State Spends More to Lobby for Stalled Power Plant
By Mike Riopell;email@example.com
SPRINGFIELD – The Blagojevich administration plans to add to the hundreds of thousands of dollars it’s already spent on a high- profile Washington, D.C., lobbying firm that has worked on securing the stalled FutureGen power plant project for Illinois.
State records show a new $165,000 contract for lobbying giant Cassidy and Associates will begin at the end of the month and run through June of 2009.
The new money is in addition to the $303,000 the state already paid to the firm to help convince FutureGen officials to site the $1.8 billion plant in east central Illinois’ Mattoon.
But after Mattoon was announced as the planned site for the experimental coal power plant in December of last year, the federal Department of Energy announced a change in plans, which has put the Illinois facility on hold.
Still, supporters of Illinois’ bid for the project are holding out hope that a new president could spur eventual construction in Mattoon.
Records show the state wants to have the lobbying contract in place so it doesn’t miss out on the chance.
“Should that happen, the FutureGen Project would not be built in Illinois and nearly $1.8 billion in federal and private investment associated with FutureGen would not be made in Illinois,” the records said.
The new contract for Cassidy and Associates brings the total price tag for the firm’s FutureGen lobbying close to half a million dollars at $468,000.
But Illinois’ delegation in Congress has already been working on securing the project for Illinois, and the hundreds of promised jobs that could come with it.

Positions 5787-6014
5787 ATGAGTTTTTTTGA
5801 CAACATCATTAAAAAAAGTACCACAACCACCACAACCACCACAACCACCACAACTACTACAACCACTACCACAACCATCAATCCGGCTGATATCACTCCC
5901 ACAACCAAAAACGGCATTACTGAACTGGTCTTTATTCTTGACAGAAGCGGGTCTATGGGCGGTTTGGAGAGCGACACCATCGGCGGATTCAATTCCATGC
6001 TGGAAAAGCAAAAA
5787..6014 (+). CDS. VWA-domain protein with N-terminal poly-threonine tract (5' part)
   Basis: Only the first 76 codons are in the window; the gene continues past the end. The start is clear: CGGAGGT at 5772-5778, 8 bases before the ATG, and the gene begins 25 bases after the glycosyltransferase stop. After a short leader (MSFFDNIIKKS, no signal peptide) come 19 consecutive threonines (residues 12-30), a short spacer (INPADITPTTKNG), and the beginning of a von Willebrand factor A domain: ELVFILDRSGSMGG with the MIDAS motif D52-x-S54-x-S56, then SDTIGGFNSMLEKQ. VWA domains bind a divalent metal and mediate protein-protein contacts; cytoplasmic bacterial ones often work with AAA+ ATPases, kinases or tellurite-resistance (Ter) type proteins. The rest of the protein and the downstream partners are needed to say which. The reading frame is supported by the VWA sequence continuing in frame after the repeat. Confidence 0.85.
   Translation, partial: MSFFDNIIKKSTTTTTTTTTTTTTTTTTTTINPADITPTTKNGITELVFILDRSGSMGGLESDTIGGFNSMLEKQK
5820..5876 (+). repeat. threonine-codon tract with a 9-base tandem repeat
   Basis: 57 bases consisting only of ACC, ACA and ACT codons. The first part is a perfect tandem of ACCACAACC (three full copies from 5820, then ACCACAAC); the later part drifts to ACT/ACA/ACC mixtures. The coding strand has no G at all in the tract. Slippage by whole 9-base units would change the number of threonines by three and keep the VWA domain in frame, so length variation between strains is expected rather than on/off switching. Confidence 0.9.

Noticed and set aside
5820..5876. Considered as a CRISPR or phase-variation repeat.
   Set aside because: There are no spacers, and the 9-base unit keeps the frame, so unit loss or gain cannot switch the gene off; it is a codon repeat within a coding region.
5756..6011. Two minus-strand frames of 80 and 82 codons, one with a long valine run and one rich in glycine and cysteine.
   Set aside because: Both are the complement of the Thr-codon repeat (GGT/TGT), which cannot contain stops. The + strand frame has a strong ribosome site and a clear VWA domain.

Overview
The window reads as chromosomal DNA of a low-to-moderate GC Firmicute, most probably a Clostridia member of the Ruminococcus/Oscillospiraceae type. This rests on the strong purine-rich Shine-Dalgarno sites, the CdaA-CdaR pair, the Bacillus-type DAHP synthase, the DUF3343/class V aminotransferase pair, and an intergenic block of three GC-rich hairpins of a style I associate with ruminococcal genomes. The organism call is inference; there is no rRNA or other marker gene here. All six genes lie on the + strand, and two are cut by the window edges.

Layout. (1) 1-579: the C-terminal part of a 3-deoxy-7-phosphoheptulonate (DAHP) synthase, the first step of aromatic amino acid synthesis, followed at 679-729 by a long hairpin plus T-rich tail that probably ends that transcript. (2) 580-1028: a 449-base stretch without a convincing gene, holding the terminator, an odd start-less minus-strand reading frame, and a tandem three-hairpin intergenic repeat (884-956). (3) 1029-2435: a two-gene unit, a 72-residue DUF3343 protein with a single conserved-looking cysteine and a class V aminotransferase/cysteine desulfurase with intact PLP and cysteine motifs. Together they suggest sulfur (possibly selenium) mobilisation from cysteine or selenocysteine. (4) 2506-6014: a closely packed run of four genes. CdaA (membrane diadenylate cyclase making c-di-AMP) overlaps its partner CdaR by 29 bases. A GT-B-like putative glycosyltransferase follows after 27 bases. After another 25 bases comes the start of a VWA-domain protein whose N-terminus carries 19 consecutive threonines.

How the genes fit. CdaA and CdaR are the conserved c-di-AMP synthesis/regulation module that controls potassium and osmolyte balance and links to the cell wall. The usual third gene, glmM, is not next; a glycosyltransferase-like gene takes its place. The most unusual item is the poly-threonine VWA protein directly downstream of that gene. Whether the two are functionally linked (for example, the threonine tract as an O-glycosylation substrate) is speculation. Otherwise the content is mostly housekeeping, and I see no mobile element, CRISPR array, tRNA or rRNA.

U.S. Sen. Dick Durbin, for example, earlier threatened to block President Bush’s appointees to the Department of Energy until the FutureGen matter is cleared up.
A Durbin spokeswoman didn’t return a request for comment about whether the lobbying costs were warranted given that lawmakers are already working on the project.
A spokesman for U.S. Rep. John Shimkus, R-Collinsville, said federal lawmakers would continue their efforts, but the state officials should do what they think is needed.
“Since they need to be kept in the loop of all issues revolving around FutureGen and with much of the effort in Washington, DC, if they determine this is the best route, that is their decision,” said Shimkus spokesman Steve Tomaszewski.
Since FutureGen was first proposed, the project’s estimated cost doubled, to $1.8 billion. The experimental plant would use coal to create electricity, then pump pollutants under ground.
Because it wouldn’t pollute much, the technology is touted as a potential help for the state’s struggling coal industry, which has been hampered by environmental regulations.
Local officials near Mattoon were looking forward to the job growth the project would create. For that reason, most are still holding out hope on the project.
State Rep. Chapin Rose, R-Mahomet, said he thought the lobbying expenses were warranted.
“Now we’ve just got to wait out the current administration,” Rose said.
(c) 2008 Pantagraph. Provided by ProQuest LLC. All rights Reserved.